Brian Zipse of Simpsonville, Ky., was recently appointed the new president of The Exceller Fund (TEF). Zipse replaces top Thoroughbred conditioner, Gary Contessa, in this role. Contessa served for many years leading and helping TEF grow and reach out to many horses in need.
Zipse is the editor of Horse Racing Nation, a fan friendly website. His wife, Candice, and daughter, Kendra, often are involved in his frequent trips to racetracks and horse farms across the country.
"As much as I love the sport of Thoroughbred horse racing, I love the horses even more," Zipse explained. "It's only natural for me to be involved in helping them after their racing careers are over. In fact, I think it is my duty to give back to the magnificent creatures that give me so much joy throughout my life. I believe everyone involved in racing should want to do something -- the collective little bit of help would go a long way."
The Exceller Fund was named in honor of the Thoroughbred racehorse, Exceller, born on May 12, 1973. Exceller is the only horse in history to best two Triple Crown winners, Seattle Slew (1977) and Affirmed (1978), in one race. The 1978 Jockey Club Gold Cup at Belmont Park in Elmont, NY, was a stunning showcase for this son of Vaguely Noble out of Too Bald by Bald Eagle. After being considered less than desirable as a sire in the U.S., Exceller was shipped to Sweden to continue his career as a stallion. There, on April 7, 1997, Exceller was slaughtered for the meat he would provide. The world-wide outcry at this inhumane act helped focus light on the need for aftercare for all racehorses. The Exceller Fund was created by a group of racing fans who wanted to make a positive difference after hearing the shocking news of how Exceller was killed.
"The Exceller Fund is a cause and an organization I very much believe in," continued Zipse. "Having seen the great Exceller run on many occasions, it still tears me up inside to think about how he was discarded to a truly awful end. His legacy should never be forgotten. In a short time, I've also come to really like and admire the people involved with The Exceller Fund. It is a great fit for my beliefs and goals, and I am honored to be the President.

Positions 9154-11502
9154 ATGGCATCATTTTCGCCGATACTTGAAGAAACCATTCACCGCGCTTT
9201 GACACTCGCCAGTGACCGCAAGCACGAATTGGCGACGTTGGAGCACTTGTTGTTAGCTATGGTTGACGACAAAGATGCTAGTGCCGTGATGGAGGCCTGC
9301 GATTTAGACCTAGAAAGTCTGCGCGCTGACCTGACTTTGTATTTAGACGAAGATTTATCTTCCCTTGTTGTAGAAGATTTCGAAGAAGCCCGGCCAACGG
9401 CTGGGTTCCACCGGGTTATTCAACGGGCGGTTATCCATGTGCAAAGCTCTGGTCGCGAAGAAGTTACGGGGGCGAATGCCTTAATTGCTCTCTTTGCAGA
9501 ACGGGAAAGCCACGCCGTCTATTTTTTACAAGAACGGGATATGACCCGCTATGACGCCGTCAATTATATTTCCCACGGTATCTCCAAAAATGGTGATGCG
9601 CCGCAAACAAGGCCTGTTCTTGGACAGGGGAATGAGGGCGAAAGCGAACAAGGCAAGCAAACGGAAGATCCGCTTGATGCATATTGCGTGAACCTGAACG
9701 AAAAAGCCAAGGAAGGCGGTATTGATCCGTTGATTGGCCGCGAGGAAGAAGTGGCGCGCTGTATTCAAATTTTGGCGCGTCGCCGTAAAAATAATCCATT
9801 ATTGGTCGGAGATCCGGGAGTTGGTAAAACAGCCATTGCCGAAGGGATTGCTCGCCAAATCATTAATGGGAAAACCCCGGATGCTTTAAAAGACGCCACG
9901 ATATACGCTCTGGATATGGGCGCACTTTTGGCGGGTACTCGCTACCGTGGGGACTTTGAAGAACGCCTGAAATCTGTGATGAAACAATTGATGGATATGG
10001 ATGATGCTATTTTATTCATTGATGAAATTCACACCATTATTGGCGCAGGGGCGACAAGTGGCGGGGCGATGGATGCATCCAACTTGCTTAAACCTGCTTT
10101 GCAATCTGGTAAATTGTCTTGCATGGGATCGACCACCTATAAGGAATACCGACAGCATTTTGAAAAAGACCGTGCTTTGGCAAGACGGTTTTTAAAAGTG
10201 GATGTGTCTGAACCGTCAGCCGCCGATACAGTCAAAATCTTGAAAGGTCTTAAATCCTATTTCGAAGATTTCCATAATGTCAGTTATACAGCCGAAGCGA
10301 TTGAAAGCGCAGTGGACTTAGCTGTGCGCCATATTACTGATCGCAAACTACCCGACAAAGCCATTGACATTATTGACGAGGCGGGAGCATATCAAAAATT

"I want to see The Exceller Fund to continue to do the great work that we already do. I also want the organization to gain greater recognition, both within the industry, and in the outside world. In this way, we can reach more people who want to help, for the simple goal of doing right by the horses, and helping as many of them as we can," Zipse concluded.
The Exceller Fund acquires Thoroughbred horses that might otherwise be at risk for neglect or slaughter, and works to provide a future beyond the finish line once they have completed their racing careers. In addition to transitioning potential adoptable horses into second careers, sanctuary is provided for those horses in need of retirement. TEF also works to facilitate the placement of Thoroughbreds with other equine organizations nationwide in order to save as many Thoroughbreds as possible.
Thoroughbreds are welcomed into the program regardless of their adoption potential, which may take several months to determine as the horses go through the evaluation process. Many of these horses remain with TEF for their lifetime. Racing Warriors, horses that have spent years on the track, are a major focus for TEF because they often have limited adoption opportunities due to age and athletic wear and tear.
The Exceller Fund's mission of 'Providing a Future Beyond the Finish Line' goes well beyond the immediate rescue of a horse. For us, saving a horse is a lifetime commitment. With good care, equines can live into their late twenties or longer. TEF continues to care for these extraordinary horses for as long as they need it.